Privilege is a 1967 film that just became available on DVD last month, and I was fortunate to snag it rather quickly on Netflix. This film is just awesome, flaunting a combination of aesthetic elements that recall films like The Magic Christian, Tommy, Velvet Goldmine and Nicholas Roeg’s Performance. I would recommend Privilege to anyone who enjoyed one or more of those films.
Part dark comedy and part scathing sociopolitical satire, Privilege was literally decades ahead of its time. Briefly, the film takes place “in the near future” (1970), where the British government is using Steven Shorter, a popular rock star (played by the very handsome Manfred Mann front man/singer Paul Jones) to channel the impulses of rebellious teenagers. While his “duties” include promoting/endorsing commercial products and shilling for public service announcements, Steven is referred to in an opening voice over as “The most desperately loved entertainer in the world.” So you know he’s been set up with some big shoes to fill.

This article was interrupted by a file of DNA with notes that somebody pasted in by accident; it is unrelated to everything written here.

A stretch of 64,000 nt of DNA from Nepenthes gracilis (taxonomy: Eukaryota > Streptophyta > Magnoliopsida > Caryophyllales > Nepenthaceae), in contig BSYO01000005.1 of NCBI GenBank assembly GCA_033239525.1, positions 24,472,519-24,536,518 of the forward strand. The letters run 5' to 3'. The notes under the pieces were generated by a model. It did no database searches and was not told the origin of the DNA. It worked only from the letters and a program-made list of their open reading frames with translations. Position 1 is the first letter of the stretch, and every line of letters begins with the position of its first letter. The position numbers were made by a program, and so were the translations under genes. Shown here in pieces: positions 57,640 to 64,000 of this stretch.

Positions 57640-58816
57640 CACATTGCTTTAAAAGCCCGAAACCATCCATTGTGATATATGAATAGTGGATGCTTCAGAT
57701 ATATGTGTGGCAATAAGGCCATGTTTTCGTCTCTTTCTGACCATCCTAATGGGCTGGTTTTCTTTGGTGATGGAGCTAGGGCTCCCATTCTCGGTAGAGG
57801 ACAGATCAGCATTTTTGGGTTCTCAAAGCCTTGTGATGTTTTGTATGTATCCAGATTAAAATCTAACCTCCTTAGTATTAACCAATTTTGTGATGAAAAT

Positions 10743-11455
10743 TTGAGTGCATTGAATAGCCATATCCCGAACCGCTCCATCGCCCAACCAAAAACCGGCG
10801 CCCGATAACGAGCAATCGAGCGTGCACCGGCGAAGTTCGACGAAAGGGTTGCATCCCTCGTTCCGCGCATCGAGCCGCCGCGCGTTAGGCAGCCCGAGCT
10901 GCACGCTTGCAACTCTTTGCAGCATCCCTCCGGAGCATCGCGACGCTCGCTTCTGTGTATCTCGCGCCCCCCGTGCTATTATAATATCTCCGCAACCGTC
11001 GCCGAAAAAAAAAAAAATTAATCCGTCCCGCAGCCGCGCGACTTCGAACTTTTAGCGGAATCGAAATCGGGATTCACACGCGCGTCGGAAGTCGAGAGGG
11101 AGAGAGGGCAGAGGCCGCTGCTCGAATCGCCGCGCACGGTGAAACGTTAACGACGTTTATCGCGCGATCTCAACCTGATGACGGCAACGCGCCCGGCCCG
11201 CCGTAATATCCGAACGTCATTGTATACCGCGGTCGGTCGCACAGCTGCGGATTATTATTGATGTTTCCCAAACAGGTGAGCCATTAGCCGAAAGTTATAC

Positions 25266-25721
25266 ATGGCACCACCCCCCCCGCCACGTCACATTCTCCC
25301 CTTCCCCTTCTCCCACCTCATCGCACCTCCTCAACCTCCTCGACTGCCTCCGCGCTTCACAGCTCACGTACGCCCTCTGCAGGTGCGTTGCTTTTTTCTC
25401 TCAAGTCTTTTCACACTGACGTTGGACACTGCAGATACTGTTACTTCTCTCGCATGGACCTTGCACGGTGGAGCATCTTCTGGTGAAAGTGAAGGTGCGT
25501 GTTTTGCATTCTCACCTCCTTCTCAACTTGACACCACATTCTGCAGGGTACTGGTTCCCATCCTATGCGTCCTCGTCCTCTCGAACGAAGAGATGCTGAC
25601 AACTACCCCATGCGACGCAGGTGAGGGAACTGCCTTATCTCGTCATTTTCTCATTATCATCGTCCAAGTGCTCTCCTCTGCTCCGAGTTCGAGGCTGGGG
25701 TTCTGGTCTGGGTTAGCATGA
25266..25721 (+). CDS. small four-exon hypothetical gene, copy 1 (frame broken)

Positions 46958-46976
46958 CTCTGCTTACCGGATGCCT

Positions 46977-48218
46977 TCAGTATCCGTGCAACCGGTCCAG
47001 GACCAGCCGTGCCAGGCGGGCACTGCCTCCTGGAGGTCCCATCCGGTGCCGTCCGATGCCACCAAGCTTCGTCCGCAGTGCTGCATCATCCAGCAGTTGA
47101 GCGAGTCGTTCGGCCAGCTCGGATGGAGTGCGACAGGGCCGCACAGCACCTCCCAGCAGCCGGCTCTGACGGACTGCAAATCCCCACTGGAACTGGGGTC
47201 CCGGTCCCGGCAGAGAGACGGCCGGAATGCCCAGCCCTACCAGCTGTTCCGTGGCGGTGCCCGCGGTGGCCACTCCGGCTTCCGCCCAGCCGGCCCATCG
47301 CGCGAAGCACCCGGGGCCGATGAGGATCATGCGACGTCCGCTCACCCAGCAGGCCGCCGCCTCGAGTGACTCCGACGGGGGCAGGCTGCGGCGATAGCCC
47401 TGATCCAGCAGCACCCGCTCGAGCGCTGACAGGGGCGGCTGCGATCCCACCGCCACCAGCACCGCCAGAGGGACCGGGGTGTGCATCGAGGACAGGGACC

As the government re-engineers Steven’s image to assist in more tightly controlling teenage society, he eventually rebels, with disquieting results. ‘60s Supermodel Jean Shrimpton co-stars as Vanessa, a sultry, uber-mod painter commissioned to paint Steven’s portrait, who soon becomes his only ally. “Swinging London” imagery is in abundance throughout the film and there’s an exceptional original soundtrack featuring Paul Jones providing his own vocals. As a classic film that thoroughly entertains as well as making you really think about how we are all manipulated through the media, Privilege gets two thumbs up from The Worley Gig!